It feels strangely unreal and almost spooky that Raquel Welch, whose erotic vibrancy seemed so overwhelming and ice cream sundae-ish back in the day, has actually died. She had a poised and occasionally brittle quality, but more essentially a pulse and a presence you could actually feel through the big-screen membrane. Alas…

Born into a Bolivian family in 1940, Jo Raquel Tejada (Welch was an acquired last name through an early marriage to Richard Welch) grew up in the San Diego / La Jolla region. Her beauty and hot bod opened many doors during her late ‘50s to mid ‘60s struggling period, but she always resisted attempts by filmmakers to over-exploit her sexuality.

It is HE’s humble judgment that the best film in which Welch starred or at least costarred in was Richard Lester‘s The Three Musketeers (’73), in which she played Constance Bonacieux, the live-wire ally and girlfriend of Michael York‘s D’Artagnan.

Geraldine Chaplin had the more central or commanding female role, but Welch and Faye Dunaway were strong seconds. Plus Welch’s performance won a Golden Globe Award for Best Actress — Motion Picture Comedy or Musical.

It should also be acknowledged that the deerskin bikini that Welch wore in One Million Years B.C. made her into an iconic figure in the mid ’60s. (Are we allowed to acknowledge the long-ago existence of glammy sex symbols? Will the Khmer Rouge commissars put an asterisk next to our names if we do?) And yes, she was pretty good in Bedazzled, I suppose, and in 100 Rifles with Jim Brown. And there was Myra Breckenridge, of course. And Bandolero!

Yes, she acquired the backstage rep of a difficult bitch during the making of The Last of Sheila (’73) and especially following her dismissal from Cannery Row (‘82).

But the only truly good, triple-A film that Welch was part of (and to her eternal credit) was the first Musketeers film. I never cared as much for the darker-flavored second one, The Four Musketeers (’74), in which Welch’s character was strangled to death by Faye Dunaway’s ruthless Milady de Winter.

The idea of Welch and Tom Luddy strolling through that Heaven Can Wait soundstage, knee-deep in those clouds and being asked to get in line and provide their names to the gray-suited checklist guy as they wait to board that white Concorde jet…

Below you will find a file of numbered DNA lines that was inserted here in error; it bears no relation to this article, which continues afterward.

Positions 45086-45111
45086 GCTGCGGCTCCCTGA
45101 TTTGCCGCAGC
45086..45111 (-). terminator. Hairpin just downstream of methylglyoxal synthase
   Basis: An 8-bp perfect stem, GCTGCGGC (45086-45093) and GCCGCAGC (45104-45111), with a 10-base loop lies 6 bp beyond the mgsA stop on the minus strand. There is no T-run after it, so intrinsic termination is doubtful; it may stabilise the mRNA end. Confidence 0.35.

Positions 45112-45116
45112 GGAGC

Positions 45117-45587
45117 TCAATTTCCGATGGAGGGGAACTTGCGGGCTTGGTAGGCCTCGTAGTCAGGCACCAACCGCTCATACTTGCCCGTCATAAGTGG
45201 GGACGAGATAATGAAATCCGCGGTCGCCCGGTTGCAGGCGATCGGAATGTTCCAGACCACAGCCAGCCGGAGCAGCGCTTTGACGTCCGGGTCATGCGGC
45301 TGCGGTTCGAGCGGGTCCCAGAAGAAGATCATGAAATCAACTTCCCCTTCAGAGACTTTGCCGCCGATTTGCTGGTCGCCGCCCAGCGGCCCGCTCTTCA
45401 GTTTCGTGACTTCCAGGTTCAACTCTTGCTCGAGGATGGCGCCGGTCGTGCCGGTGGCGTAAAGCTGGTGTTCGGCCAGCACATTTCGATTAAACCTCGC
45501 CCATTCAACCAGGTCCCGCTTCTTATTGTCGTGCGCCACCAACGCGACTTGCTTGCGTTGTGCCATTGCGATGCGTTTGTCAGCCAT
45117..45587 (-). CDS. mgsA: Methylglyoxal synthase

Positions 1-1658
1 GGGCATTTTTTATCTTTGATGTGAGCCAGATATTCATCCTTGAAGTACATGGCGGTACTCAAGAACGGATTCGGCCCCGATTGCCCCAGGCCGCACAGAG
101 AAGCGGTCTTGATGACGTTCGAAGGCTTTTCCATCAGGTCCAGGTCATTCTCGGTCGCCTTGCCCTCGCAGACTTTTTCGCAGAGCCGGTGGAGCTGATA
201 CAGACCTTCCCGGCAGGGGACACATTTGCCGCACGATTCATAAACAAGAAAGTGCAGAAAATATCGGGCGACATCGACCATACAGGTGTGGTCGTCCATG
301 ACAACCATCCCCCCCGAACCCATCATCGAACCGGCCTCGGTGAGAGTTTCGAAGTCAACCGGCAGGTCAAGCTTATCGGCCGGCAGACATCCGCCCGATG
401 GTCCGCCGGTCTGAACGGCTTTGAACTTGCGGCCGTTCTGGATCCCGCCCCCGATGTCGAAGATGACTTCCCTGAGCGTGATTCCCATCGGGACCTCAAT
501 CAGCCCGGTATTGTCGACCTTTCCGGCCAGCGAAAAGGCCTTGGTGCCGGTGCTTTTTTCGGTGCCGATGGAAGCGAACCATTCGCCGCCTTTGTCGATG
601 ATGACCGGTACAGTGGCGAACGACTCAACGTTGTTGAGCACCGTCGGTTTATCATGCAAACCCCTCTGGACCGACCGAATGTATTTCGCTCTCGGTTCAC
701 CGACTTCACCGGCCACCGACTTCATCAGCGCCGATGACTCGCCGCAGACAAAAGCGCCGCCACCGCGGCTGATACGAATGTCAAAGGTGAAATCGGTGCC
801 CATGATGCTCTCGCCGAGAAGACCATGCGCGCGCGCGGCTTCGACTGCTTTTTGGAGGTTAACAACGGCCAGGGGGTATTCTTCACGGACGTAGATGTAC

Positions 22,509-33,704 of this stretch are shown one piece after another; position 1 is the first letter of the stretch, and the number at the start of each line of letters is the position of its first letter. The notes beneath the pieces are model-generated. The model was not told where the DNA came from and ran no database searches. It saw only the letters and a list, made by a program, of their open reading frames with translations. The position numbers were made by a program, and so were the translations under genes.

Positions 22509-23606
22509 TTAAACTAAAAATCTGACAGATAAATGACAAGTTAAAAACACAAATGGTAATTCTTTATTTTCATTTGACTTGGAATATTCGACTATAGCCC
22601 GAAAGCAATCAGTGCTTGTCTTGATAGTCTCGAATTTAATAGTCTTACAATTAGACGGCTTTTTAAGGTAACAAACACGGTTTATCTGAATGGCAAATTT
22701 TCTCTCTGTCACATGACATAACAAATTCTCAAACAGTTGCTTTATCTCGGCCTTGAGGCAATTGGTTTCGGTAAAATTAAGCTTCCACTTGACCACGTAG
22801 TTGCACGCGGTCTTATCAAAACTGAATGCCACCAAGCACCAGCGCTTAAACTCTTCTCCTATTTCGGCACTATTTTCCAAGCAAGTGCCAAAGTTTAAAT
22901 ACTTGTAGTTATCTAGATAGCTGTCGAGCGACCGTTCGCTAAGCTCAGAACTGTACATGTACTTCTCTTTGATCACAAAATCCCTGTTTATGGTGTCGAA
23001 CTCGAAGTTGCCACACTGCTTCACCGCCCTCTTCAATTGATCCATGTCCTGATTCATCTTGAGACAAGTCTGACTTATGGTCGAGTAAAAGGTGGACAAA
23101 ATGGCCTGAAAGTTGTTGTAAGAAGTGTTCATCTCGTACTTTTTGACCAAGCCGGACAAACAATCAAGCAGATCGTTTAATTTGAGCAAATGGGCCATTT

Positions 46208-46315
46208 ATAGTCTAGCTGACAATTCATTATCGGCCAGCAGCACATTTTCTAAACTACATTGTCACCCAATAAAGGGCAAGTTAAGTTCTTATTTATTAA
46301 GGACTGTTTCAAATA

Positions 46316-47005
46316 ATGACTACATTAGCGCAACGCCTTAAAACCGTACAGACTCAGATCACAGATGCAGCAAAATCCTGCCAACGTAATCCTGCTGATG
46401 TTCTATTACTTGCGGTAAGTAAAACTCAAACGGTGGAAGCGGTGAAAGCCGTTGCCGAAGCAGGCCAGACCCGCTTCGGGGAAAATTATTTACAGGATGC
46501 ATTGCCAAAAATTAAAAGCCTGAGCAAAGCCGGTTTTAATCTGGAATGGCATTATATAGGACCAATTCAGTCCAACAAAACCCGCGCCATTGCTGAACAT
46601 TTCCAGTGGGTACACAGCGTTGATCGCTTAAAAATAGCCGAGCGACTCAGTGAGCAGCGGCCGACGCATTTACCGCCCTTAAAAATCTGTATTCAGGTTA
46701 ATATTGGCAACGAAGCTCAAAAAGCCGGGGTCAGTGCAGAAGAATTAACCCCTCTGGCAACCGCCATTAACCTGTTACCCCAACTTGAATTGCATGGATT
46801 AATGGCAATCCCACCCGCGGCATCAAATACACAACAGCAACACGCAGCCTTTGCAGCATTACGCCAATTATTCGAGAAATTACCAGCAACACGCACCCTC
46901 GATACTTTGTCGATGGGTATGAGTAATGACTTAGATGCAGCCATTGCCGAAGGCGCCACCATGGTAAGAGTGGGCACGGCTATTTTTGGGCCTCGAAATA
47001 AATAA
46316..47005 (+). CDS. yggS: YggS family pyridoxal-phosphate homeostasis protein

Posted on 8.22.22: Perhaps it’s time for Raquel Welch, now 82, to step up to the plate and explain what happened a half-century ago during the making of The Last of Sheila (’73). Is she going to let the statements of costars James Mason and Ian McShane go unchallenged, or does she have fresh information that might alter the classic narrative?

According to an 11.12.72 Chicago Tribune piece titled “Raquel Plans Suit Against Director”, there were also complaints about Welch’s behavior. Welch announced she was suing director Herbert Ross for assault and battery as a result of an incident in her dressing room. She claimed she had to flee to London during the shoot “to escape physical harm”. Warner Bros later issued a statement supporting Ross and criticizing Welch for her “public utterances”.

Excerpt: “Shooting the monastery sequence just off Cannes proved to be troublesome for Welch. Gale force winds and rain disrupted the night shoot, and Welch was reluctant to leave her Venice hotel for fear of getting stuck in the storm.”

Mason said that Welch “was the most selfish, ill-mannered, inconsiderate actress that I’ve ever had the displeasure of working with”.

McShane: “Raquel Welch isn’t the most friendly creature. She seems to set out with the impression that no one is going to like her.”